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Talking to Your Teen About Alcohol

For many of us, alcohol is a part of our lifestyle. We use alcohol to celebrate special moments in life.

From graduations, weddings and even birthday parties; we supplement gatherings of friends and family with alcohol. We also pair alcohol with some of our favorite foods.

Most people agree an excellent red wine would pair nicely with a well-prepared steak. Unfortunately, there are many within our society who knowingly or unknowingly abuse the cultural inclusiveness of alcohol.

From drinking over their limit, drinking and driving while intoxicated, and even alcoholism. Although the effects of alcohol when abused can be dangerous, it’s important to expose and educate your teen about alcohol and its role in a responsible atmosphere.

Educate

For many parents that occasionally enjoy a glass of wine with dinner or have a few beers at a BBQ, it’s important to talk to your child about how to responsibly drink alcohol in a social setting. Most people can agree incorporating alcohol with a mix of friends and family can make for a beautiful celebration.

It’s important to understand there’s also a level of social acceptance when consuming alcohol. Let your child know there’s nothing wrong with enjoying an alcoholic beverage of choice.

However, like most things, too much of a good thing can be bad. Educating your child on the responsibility, it takes when drinking prepares them up to treat alcohol with healthy respect.

Exposure

Another great way to teach your child about having respect for alcohol is by allowing them to be exposed to it. Keep in mind that exposure doesn’t mean they should be consuming alcohol when they’re underage. 

Also, it doesn’t mean parents should be intoxicated around their kids.

This creates a double-standard. Exposing them by having a glass of wine with dinner and having a drink in front of them is a way to set an example of showing how to be responsible when alcohol is present.

If you plan to enjoy a family outing, don’t shy from enjoying a drink, instead demonstrate how it is socially acceptable when it’s done responsibly. Having your teen exposed to alcohol this way can keep them from experimenting with alcohol when they’re not under your supervision.

Consider a young teen that leaves for college and was never educated about the respect for alcohol and attends a social gathering where they’ve consumed too much. Without the proper knowledge of alcohol, they’re putting themselves at risk.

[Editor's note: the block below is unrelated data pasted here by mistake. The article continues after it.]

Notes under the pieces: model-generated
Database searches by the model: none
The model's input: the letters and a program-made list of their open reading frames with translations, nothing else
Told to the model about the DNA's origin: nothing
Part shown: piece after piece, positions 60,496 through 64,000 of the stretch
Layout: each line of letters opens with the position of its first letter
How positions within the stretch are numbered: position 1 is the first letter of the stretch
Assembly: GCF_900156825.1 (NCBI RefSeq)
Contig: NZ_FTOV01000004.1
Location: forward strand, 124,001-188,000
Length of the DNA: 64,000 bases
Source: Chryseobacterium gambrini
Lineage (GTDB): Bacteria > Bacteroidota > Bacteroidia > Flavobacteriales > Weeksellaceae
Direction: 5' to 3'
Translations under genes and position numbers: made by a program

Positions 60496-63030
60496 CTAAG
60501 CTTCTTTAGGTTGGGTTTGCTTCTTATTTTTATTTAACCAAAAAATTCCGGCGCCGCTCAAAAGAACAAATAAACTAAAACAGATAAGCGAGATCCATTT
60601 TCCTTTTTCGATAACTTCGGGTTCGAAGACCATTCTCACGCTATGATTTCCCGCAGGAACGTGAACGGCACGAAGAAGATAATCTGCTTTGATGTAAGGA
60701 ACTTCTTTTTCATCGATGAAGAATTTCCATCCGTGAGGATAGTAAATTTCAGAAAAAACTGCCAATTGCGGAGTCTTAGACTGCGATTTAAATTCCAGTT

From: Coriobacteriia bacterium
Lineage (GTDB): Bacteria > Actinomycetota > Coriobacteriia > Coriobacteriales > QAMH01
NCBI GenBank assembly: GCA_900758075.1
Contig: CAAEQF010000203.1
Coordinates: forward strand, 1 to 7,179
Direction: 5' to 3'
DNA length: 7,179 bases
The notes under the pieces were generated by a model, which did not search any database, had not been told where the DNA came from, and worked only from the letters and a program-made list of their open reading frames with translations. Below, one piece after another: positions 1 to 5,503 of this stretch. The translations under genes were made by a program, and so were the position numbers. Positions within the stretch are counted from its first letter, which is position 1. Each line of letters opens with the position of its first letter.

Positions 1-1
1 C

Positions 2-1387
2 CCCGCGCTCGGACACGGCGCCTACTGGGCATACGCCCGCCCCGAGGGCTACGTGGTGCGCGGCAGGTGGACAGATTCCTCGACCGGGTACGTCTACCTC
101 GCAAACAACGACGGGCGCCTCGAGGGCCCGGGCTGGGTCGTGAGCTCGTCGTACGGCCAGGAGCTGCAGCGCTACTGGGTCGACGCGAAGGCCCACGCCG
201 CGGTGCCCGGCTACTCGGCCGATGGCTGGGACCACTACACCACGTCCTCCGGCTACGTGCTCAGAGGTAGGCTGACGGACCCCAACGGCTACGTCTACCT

They’re uninformed about the risks of drinking and driving or even the dangers to their body as a result of overdrinking.

Entertain

Once your teen is of age, allow them the opportunity, while they’re at home, to enjoy a drink with you. Teach them it’s okay to enjoy a drink at home and relax keeping them safe and off the road.

It also teaches them reasons to be in a safe place if they’re going to enjoy a drink or two as well as keeping good company. Teaching them the importance of safety and being around those in which have their best interest in mind alleviates any lurking dangers they might not have considered otherwise.

Although these are just a few tips, there are many ways to help your teen child understand the respect a person should have for drinking alcohol. Make sure you keep open lines of communication so your words are heard.

Allowing them to hear your concern for their safety will only help them in the future.

About The Author

Matt Rhoney is an avid reader on trending topics and a writer in his spare time. On the beautiful coast of North Carolina, you will usually find him catching up on the latest news with locals or the beach surfing, kayaking or paddle boarding. He loves to write pieces on health, fitness, and wellness, but often writes about families and safety.

It’s estimated eight out of 10 high school students have tried alcohol at least once. People who start drinking alcohol at a young age are more likely to become alcoholics later in life. That’s why it’s important to talk to your children about the risks of drinking. Here are some tips that will make it easier for you to talk about the dangers of drinking.

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